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Many mediocre minds are impressed by famous colleagues, graduate degrees, Harvard, or equations. Those people aren’t worth impressing. While such signals are correlated with good ideas, they are neither necessary nor sufficient for a good idea. When someone emphasizes these signals, however, that should lower their credibility among thoughtful people because it suggests bad faith, a preference towards pretentious irrelevancies.
Although, I would dispute that such people ‘aren’t worth impressing’. Of course they are, because they control hiring/firing and/or tenure decisions that can affect whether you live out your life as an upper middle-class Smarty or as some grunt scraping by for decades on postdoc-level stipends.
A deeper problem with this criticism though is that it is so far-reaching. Make up an equation out of your butt, write it down, ‘stare at it’, and then claim to deduce from it something profound about the real world economy – I’ve just described virtually all of economics, have I not?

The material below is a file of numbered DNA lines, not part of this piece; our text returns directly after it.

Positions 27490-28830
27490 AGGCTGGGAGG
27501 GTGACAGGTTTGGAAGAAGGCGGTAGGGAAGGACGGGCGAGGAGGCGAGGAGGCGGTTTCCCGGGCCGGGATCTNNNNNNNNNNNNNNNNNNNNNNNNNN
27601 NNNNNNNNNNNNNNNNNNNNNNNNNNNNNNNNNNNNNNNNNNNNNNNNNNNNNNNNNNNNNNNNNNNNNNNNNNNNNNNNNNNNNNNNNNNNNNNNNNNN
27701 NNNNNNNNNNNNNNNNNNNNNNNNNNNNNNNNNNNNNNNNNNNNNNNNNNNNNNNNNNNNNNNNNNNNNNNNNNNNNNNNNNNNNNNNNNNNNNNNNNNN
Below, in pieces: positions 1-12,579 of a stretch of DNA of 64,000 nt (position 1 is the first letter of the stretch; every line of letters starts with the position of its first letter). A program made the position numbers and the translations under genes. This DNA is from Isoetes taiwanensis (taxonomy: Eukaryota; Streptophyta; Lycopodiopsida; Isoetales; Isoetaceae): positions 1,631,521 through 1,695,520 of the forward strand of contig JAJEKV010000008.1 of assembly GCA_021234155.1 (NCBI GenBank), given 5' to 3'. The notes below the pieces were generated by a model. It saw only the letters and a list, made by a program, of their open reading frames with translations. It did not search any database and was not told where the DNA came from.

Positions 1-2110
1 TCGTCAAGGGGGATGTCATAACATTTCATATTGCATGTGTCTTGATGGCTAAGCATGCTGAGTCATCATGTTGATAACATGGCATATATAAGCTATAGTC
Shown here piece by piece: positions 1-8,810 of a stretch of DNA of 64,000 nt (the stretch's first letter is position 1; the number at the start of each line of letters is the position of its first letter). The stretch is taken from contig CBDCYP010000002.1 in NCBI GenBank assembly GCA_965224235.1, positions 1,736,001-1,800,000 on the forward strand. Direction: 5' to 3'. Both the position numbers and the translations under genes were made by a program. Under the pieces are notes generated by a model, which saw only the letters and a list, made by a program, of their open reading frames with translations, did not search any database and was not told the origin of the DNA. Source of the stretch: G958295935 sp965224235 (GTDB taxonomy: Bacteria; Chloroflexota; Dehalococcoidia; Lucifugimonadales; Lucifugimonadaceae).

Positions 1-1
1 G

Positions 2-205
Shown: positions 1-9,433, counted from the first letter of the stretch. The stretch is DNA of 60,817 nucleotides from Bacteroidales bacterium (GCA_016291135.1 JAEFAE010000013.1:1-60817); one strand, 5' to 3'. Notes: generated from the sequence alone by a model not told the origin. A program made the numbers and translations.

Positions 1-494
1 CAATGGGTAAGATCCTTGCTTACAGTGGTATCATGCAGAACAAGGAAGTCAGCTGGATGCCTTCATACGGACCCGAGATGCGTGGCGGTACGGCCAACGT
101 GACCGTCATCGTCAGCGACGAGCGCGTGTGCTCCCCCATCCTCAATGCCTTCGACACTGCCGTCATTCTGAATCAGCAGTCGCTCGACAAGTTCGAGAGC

It’s as if economists are bound and determined to become the living embodiments of all the worst stereotypes of mathematicians, right down to the arrogance (‘my equation is all I need to know and it proves I am serious’). And they don’t even do any (serious) math.
I look at all these ‘models’ and equations that economists spend (all?) their time writing down and playing with, and can only ask: ‘Ok so you’re claiming – if you’re claiming anything at all – that this equation describes some interesting attractor/limit cycle/long-term equilibrium/[whatever] of the full economic system. It’s nice that you know how to analyze the equation and understand the properties of its solutions. But gifted high school juniors can play around with solution sets of made-up nonlinear equations. How do you know the equation holds in the first place? And what’s your actual description of the economic system? Where’s the actual real work worth paying attention to here?’
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